Finally I am emerging from my travels to Australia and the Child Trauma Conference and also from dealing with matters at home so I am now ready to think about what I took away with me to further explore now I’m back home. There were three further reflections that I identified as conversation starters and areas for exploration. These were (a) creating resilient and robust systems, (b) the absence of men in the conversation and how this impacts across our services and the people we are seeking to help (c) my thoughts on how we sit in the mess’. Because it’s all messy and it seems to me that it is our ability to sit in the mess, in the grey areas, in the discomfort, that will ultimately create a place for healing ourselves, each other and our communities.

Reflections Child Trauma Conference

Firstly, thinking about creating resilient and robust systems came out of an observation that people were really starting to move away from the focus on the individual. Music to my ears. We are, not one of us, standing here in isolation of our relationships, our community and the society in which we live. Many threads I’ve seen on twitter have begun to air frustrations around how the ACE questionnaire is being used to further pathologise rather than help for example. The tension between staff and organisations is palpable as I deliver training to staff and it becomes abundantly clear that the organisation in which they work is about as far removed from being trauma informed as we are from a Brexit deal. The research on how we build resilience is clear; it is built in the context of our relationships, rather than something that is simply a personal quality.

It is there fore vital that when we are talking about being trauma informed we are clear that this is about every stakeholder; without emotionally available, self regulated ‘helpers’ we cannot be trauma informed and provide that relational opportunity for healing. What enables this? Good clinical supervision for a start, alongside relationship focused communication that understands that we are all humans having a human experience FROM all levels of staff TO all levels of staff. The other question that has to be asked is ‘does this service add to or compound the trauma that this person has already experienced?’ Understanding how this happens, while we cannot always change it (think child protection, criminal justice, mental health services) we can ‘own’ that we are a part of that and support ALL stakeholders in managing that.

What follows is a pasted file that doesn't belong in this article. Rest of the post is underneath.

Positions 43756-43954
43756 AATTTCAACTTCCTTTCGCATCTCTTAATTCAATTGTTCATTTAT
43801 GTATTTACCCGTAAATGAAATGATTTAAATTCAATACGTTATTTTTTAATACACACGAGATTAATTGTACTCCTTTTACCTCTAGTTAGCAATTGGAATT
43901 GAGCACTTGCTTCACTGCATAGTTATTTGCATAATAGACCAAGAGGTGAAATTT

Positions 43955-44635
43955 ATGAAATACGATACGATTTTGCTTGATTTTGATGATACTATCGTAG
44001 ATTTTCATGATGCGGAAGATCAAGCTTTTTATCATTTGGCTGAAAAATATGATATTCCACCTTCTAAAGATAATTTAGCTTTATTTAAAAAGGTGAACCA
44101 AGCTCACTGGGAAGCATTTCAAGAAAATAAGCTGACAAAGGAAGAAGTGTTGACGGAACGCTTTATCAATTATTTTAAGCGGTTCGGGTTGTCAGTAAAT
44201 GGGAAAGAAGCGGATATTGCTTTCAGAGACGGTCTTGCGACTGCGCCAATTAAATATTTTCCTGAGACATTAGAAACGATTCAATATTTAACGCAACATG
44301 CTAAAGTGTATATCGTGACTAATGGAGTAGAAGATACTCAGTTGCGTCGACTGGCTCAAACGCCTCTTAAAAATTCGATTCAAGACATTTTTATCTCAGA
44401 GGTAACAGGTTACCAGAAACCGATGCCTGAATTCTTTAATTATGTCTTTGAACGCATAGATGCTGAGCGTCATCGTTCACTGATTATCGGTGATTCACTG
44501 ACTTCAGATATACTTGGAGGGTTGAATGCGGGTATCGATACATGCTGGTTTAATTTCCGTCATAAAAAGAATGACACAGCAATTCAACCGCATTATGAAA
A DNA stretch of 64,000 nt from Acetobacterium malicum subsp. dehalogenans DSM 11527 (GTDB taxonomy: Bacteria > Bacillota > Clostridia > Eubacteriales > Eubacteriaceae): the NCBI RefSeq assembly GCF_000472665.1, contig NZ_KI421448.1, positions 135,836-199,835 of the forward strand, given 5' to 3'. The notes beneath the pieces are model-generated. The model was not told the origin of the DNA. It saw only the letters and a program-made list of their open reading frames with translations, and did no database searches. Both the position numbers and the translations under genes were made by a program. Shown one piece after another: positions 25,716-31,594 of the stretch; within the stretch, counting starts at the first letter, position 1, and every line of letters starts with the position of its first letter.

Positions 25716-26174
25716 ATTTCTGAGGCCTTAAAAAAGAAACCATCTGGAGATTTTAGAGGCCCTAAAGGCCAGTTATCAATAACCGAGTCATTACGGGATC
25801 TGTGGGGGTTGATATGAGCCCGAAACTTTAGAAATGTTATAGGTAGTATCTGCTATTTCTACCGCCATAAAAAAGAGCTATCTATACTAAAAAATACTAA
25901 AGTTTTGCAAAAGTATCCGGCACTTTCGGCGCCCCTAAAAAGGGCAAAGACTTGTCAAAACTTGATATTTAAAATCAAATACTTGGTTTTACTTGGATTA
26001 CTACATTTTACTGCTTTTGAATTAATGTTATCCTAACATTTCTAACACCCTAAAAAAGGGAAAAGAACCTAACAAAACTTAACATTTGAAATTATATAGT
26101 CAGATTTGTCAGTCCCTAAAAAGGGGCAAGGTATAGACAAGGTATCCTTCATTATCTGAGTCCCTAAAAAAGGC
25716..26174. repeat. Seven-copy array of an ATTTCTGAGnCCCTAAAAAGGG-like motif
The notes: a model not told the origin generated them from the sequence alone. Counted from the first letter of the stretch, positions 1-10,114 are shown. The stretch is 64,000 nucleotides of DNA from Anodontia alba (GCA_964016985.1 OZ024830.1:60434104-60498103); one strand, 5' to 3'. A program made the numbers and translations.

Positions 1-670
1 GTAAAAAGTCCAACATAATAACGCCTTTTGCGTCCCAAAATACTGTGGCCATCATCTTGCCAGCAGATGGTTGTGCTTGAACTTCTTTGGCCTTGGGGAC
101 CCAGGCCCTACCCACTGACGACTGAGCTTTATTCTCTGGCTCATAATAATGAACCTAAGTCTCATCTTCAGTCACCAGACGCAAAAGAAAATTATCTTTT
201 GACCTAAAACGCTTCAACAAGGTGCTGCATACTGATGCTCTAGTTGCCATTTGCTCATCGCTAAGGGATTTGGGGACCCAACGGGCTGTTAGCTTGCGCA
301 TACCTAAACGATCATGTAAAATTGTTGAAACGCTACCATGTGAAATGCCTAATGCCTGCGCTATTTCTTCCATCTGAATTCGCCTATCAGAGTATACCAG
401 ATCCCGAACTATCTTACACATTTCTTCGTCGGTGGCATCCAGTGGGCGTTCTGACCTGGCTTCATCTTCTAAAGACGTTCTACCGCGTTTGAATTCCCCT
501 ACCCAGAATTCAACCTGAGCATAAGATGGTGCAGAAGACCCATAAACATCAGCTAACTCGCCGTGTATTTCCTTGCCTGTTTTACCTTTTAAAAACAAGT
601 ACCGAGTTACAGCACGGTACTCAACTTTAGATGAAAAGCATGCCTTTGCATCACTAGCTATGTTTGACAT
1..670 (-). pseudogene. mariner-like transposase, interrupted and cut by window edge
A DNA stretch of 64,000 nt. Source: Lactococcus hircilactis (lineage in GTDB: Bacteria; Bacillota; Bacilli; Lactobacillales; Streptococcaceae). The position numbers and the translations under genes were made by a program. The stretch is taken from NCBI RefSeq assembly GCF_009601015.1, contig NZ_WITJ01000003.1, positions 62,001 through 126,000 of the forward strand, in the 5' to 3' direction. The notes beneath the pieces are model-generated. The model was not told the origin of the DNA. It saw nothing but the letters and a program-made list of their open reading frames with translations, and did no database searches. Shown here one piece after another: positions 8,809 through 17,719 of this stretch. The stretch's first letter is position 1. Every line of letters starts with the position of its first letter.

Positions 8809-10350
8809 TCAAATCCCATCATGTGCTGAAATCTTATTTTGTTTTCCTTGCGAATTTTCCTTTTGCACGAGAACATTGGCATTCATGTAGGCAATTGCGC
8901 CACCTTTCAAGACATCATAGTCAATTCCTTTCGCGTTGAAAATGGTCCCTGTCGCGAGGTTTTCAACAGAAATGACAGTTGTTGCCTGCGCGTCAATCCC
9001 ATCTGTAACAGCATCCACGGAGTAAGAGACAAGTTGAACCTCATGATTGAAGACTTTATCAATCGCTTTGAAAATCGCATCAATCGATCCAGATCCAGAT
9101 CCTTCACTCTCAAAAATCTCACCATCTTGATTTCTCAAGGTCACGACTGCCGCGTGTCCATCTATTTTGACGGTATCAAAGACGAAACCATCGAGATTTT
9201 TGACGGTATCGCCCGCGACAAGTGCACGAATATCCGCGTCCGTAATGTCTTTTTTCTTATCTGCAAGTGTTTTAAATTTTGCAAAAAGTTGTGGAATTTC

Secondly, if you read my blog on Day Four you’ll have seen that I was fortunate enough to be on a panel with Gabor Mate, Peter Fonaghy, Bessell Van Der Kolk, Ed Tronick to name a few. I took the opportunity to ask a question based on experiencing deeply intense feelings about some of the ways in which content was being imparted. Most of the sessions I had listened to on attachment and interpersonal relational brain building had been delivered by men whilst simultaneously entirely focused on the mother. I was finding the underlying lack of congruence incredibly challenging. We know and understand that mothers have to be stress free and calm constantly to provide the most necessary environment for optimum growth and development. We have the research. However, where this becomes deeply mother blaming and woman shaming is when men are not simply just absent from the conversation, but those delivering the research (the men) are not part of creating and being in a movement that is about ensuring that women have those resources, that men and communities are educated to create that space. Many women are simply under resourced in a multitude of ways and then also feel bad for being so.

I was also curious about how men felt about their removal past their sperm contribution? For those fathers, brothers, Uncles who form part of that ‘tribe’ that supports Mama, the resounding theme completely lacks validation for that.

Finally, and this point is out of what happened when I questioned the panel about this omission of men and omission of a collective creation of movement, only Gabor Mate and Peter Fonaghy answered and they weren’t really clear answers. Peter did go within his own experience to offer a connection to the subject matter in hand but it all felt rather messy. The question is messy. The answer is messy. The academics that sat before me were not keen on the mess so sat quietly waiting for us to move on. This begs the question for me about how we approach things that are uncomfortable, messy and difficult to articulate. Maybe it is our ability to do this that enables us to heal? If we don’t get comfortable in the messiness of it all how do we ask ‘how is my service thinking about the role of men/fathers? Is it ignoring, alienating and/or disengaging men? Are we acting out mother blaming? Whose role is it to educate what the research tells us, understanding that this means ensuring that men are present in that education? How do we incorporate lived experience into all our work, interweaving it through what we think, do and say?’ We must never stop asking questions of ourselves and our services. Where are you in the ‘mess’?

Please share your explorations in the comments box as I am starting a conversation rather than being in a place of ‘knowing’ and would really welcome your thoughts that support my thinking.

 

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